Beyond the baccalaureate: Learning from across the world

In his latest research report Bill Lucas gives an overview of the history of the term baccalaureate and looks at how the rest of the world is responding to changing employment and societal needs.

A number of organisations have recently called for changes to the English 14-19 curriculum, often using the term ‘baccalaureate’ to describe a broader, deeper, more balanced and more holistic approach.

One that better meets the needs of all young people growing up today and better prepares them for life beyond school or college.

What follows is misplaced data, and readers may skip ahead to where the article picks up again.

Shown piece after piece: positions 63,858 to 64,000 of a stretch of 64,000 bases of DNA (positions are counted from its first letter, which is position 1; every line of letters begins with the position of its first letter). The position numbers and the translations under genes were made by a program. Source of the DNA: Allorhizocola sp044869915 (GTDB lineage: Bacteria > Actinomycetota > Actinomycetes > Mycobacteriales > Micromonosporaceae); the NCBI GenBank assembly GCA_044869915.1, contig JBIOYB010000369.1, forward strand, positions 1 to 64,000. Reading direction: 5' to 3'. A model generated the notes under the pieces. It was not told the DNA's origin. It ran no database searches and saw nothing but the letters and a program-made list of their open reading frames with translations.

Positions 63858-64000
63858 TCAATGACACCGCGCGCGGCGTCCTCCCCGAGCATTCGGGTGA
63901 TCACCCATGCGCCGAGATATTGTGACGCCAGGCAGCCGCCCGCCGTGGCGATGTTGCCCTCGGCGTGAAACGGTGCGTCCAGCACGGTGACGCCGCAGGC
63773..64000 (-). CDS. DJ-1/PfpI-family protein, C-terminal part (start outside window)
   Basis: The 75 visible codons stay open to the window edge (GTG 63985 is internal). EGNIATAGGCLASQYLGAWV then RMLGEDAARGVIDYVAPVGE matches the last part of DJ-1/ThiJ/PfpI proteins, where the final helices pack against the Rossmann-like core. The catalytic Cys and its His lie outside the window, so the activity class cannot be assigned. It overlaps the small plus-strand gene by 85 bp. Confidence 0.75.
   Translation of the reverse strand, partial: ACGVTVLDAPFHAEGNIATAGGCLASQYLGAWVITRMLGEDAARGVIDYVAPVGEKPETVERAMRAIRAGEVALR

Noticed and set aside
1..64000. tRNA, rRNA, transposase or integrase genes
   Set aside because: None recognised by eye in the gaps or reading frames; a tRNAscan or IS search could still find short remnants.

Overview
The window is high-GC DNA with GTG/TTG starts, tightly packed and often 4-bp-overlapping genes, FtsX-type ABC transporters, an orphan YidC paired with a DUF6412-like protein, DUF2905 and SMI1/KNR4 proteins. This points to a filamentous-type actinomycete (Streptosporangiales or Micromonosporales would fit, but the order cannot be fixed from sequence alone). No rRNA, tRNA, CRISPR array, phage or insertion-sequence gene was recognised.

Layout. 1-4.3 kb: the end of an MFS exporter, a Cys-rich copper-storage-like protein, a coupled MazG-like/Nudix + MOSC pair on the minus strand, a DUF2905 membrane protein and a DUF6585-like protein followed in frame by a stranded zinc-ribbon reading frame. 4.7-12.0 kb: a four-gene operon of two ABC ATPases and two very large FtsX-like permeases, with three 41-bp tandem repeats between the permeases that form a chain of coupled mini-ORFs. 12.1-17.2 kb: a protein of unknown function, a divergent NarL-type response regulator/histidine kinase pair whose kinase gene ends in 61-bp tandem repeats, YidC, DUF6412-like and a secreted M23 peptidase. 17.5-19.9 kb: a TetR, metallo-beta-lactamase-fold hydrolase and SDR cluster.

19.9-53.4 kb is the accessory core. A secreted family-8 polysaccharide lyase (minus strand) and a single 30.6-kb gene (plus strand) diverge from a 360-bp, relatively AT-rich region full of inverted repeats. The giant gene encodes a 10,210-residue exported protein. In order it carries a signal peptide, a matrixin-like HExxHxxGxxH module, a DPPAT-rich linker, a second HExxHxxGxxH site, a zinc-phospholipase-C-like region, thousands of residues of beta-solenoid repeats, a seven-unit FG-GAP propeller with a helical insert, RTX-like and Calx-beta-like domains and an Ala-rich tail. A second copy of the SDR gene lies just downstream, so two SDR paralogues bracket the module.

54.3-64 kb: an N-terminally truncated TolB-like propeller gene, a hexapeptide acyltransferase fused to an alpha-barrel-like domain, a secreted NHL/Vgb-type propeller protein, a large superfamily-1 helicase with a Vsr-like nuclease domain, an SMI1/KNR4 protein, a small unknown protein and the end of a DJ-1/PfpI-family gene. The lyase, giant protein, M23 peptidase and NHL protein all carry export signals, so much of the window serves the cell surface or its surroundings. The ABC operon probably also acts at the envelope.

In his latest research report Bill Lucas gives an overview of the history of the term baccalaureate and looks at how the rest of the world is responding to changing employment and societal needs.

England, he shows, is very much in the slow lane when it comes to thinking about curriculum reform.

You can read the full report below:

This report is part of a series of papers produced by the Edge Foundation, in collaboration with an expert panel including members of Rethinking Assessment, looking at future ideas for a Baccalaureate style approach to education.

You can find out more on their Bacc to the Drawing Board webpage.

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